Arguments about gout and alcohol continue, and I have summarized my thoughts on the main gout information site. I am sure I need to add more detail in some areas when I have a clearer idea about the real issues that affect gout sufferers. I have recently introduced a debate about uric acid lowering treatment and alcohol, and this debate runs alongside it, as I do not want to dilute the treatment debate with remarks about alcohol consumption and gout in general.
There is never a single simple answer to stopping gout. Every gout sufferer needs to understand their own personal circumstances with respect to gout, and develop their own personal plan to deal with it. At GoutPal, we use the forums to start a plan. Then we can discuss the things that really matter with our doctors, and get the right treatment.
Alcohol And The Treated Gout Patient
The first consideration is if you are taking uric acid lowering medicine or not. So if you are taking allopurinol, febuxostat (sold under the Uloric brand in the States, and Adenuric elsewhere), probenecid or any other treatment designed to lower uric acid, please see the debate about uric acid lowering treatment and alcohol.
Alcohol And The Untreated Gout Sufferer
Just because you are not taking treatment to lower uric acid, you should still get a uric acid test at least once a year, and know your uric acid number. Forget about meaningless labels like high, normal or low - it is the number that is important.
You need this, because the only thing that matters about gout and alcohol is how it affects you. There are hundreds of investigations into links between alcohol consumption and gout, but almost all of them are statistical studies that do little or nothing to explain how alcohol affects gout. They certainly do not, and cannot, explain how alcohol affects your gout.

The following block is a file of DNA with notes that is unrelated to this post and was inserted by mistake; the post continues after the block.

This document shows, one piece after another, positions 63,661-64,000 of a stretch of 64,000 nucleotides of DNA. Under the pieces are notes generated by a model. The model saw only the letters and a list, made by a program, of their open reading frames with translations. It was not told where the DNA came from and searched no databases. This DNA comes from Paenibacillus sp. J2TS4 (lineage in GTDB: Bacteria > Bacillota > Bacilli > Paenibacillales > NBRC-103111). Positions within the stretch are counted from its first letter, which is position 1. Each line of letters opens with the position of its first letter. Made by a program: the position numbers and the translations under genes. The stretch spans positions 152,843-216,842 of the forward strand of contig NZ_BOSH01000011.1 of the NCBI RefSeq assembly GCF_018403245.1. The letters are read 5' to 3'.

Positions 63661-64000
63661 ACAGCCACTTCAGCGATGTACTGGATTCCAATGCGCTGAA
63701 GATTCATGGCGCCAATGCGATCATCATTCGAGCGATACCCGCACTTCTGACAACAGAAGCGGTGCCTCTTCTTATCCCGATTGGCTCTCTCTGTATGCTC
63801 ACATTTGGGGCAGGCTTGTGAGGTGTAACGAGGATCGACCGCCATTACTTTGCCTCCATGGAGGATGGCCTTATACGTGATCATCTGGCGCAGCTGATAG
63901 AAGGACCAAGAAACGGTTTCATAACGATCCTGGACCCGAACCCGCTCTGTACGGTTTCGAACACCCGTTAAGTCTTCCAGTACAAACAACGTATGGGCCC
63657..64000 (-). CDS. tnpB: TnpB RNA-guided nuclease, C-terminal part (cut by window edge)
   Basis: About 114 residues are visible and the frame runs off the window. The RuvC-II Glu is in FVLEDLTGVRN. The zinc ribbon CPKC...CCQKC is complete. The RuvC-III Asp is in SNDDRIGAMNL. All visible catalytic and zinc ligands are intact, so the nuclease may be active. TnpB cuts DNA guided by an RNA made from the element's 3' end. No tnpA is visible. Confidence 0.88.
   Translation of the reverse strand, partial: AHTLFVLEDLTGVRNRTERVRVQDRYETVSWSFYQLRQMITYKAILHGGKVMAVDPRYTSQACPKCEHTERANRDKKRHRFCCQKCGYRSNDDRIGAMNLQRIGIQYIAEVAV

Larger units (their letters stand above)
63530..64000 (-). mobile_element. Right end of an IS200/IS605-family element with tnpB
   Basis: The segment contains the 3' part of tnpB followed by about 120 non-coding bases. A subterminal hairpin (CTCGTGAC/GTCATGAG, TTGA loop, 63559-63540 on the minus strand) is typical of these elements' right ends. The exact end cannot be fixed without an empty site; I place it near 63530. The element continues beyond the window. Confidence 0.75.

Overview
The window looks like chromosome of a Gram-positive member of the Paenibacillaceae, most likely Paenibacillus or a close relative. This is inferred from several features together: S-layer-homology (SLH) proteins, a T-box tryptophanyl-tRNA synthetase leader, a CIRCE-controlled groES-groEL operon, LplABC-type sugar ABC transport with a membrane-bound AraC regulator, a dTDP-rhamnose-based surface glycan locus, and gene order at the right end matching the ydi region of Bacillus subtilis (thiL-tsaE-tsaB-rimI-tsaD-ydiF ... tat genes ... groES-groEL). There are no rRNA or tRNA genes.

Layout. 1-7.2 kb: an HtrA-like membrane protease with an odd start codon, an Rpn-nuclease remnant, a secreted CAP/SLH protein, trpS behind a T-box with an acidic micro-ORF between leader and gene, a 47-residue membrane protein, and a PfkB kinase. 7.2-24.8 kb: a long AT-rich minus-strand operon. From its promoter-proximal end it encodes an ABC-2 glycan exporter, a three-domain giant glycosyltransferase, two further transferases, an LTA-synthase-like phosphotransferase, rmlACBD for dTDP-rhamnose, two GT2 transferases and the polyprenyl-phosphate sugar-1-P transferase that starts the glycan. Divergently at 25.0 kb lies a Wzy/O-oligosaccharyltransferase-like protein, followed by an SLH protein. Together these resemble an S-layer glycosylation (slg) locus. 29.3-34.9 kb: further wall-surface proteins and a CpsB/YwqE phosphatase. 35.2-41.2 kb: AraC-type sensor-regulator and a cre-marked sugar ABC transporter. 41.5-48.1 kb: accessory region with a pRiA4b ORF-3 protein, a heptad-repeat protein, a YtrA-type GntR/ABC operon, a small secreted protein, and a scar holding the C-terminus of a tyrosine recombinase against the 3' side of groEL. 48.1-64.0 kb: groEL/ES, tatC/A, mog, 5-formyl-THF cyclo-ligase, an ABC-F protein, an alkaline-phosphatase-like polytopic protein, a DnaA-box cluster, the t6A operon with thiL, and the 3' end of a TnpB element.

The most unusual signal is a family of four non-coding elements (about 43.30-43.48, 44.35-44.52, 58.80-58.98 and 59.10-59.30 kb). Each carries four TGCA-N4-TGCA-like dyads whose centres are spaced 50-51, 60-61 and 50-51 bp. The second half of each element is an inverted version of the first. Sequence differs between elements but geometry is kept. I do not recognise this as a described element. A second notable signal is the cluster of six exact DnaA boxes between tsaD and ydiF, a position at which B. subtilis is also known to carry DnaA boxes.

By all means, use the statistical studies to give yourself hints about how different types of alcohol might affect your gout. For instance, switching from beer to wine or cider might improve your gout. Total abstinence may make it better or worse, depending on who you believe.
If you want to test these theories, you should get a first get uric acid test. Then change your amount or type of consumption for 4 weeks, then get another test and compare results. One test is not enough, so you have to keep testing different combinations until a pattern arises.
You should not measure results based on the number of gout flares, as this is no indication of how your gout is progressing.
I have added some clarification about the best way to ask about gout and alcohol. Also, I have summarized the latest advice and best practice in the Gout and Alcohol guidelines.
For the latest discussions about gout and alcohol, please see What alcohol can you drink with gout?. You can also start a new discussion about gout and alcohol, or any other gout-related topic that interests you.
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